United Torah Judaism party leader Yitzchak Goldknopf, who entered the Knesset for the first time last month and is expected to become housing minister, will reportedly get a seat in the high-level security cabinet.
According to Hebrew media reports Thursday, it would be the first time a lawmaker from the Haredi party has served on the key panel, which makes sensitive defense decisions.
The report said Goldknopf’s spot is stipulated by the agreement UTJ reached with Likud chief Benjamin Netanyahu, who announced Wednesday night that he had succeeded in forming a coalition.
As part of the agreement, the ultra-Orthodox party has been pushing for legislation to regulate exemptions for full-time yeshiva students from compulsory service in the Israel Defense Forces.
Outgoing Finance Minister Avigdor Liberman, head of the right-wing secularist Yisrael Beytenu party, responded to the report by saying that Netanyahu was “spitting in the faces of IDF soldiers.”
“The man [Goldknopf] who said that ‘it is more difficult to study Torah than to be a fighter on the frontlines’ is going to be in the security cabinet, and therefore for the first time the chair of United Torah Judaism, an anti-Zionist party that openly opposes military service, will sit on the committee that directly influences the IDF and the security forces,” Liberman charged.
In addition to the legislation on military exemptions, UTJ has made a host of demands to firm up Orthodox control over religious matters and exert religious oversight on secular matters.
Various proposals include stopping energy generation on Shabbat and expanding gender-segregated beaches, both of which Netanyahu has publicly said he won’t agree to; increasing stipends for religious study; putting a Chief Rabbinate representative on any panel weighing permits for work on Shabbat; forming and funding bodies to provide answers to the public on questions of Jewish law; allowing hospitals to ban hametz, or leavened wheat products, on Passover; requiring more religious studies in the public secular school system; and weighing the closure of the new Reform department in the Diaspora Affairs Ministry.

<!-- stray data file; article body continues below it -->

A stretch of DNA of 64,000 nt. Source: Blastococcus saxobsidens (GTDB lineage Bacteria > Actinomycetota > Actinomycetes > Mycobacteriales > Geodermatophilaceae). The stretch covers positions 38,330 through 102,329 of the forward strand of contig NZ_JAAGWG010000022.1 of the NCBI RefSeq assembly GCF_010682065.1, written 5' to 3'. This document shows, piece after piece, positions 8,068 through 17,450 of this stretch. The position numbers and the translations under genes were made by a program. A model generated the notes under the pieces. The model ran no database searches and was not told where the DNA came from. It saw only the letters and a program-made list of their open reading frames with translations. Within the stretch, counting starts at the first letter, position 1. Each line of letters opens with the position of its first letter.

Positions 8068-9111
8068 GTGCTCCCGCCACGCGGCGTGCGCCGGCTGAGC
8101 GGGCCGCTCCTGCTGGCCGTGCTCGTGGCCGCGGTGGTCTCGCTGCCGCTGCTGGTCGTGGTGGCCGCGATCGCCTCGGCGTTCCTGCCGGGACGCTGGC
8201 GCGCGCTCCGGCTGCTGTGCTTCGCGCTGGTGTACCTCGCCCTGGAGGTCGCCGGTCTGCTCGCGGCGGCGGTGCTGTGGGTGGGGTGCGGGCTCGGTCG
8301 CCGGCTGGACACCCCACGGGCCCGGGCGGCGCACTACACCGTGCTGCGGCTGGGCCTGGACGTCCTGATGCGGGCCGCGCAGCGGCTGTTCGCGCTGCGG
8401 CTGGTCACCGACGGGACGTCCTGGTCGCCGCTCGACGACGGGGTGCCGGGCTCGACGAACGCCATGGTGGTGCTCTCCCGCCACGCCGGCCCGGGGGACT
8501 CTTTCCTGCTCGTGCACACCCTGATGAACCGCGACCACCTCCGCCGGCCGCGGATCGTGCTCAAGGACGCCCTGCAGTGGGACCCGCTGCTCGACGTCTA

Goldknopf is slated to be housing minister, and according to Wednesday reports, he owns a property in Jerusalem that was divided into five separate apartments without a permit. He denied he still has rights to the property but did not provide paperwork to show it had been transferred to anyone else.
According to the Haaretz daily, records show Goldknopf, who owns a number of properties, bought the apartment in 2013 for NIS 2.6 million ($750,000) and the municipal property tax registry shows it still listed in the name of his wife, Rivka.
Tthe newspaper said the 135-square-meter (1,500-square-foot) home — which has two floors and an attic area — has since been split into five separate apartments, each with its own front door, all located within the original premises. Municipal property tax bills for the original apartment are regularly paid and the lawmaker’s name also reportedly shows up in other documents stating his property rights.
A statement to Haaretz on the UTJ leader’s behalf said the property “is not registered in Rabbi Goldknopf’s name” and that his rights to the property were “transferred and duly reported.” The statement claimed that “for technical and record reasons” his name has not been removed from the registry, without elaborating.
Yesh Atid MK Vladimir Beliak said Thursday he was submitting an urgent request to Attorney General Gali Baharav-Miara to examine the allegations made in the Haaretz story.
Earlier this month, Goldknopf suggested that he does not see any housing crisis in the country.
“People are always talking to me about a housing crisis — I don’t know much about the Housing Ministry until now, so I don’t know if there really is a crisis,” Goldknopf said at a conference organized by the Walla news site.
Figures released last week by the Central Bureau of Statistics showed housing prices in October were up 20.3 percent compared to a year earlier, the largest year-on-year increase in recent memory.
Carrie Keller-Lynn contributed to this report.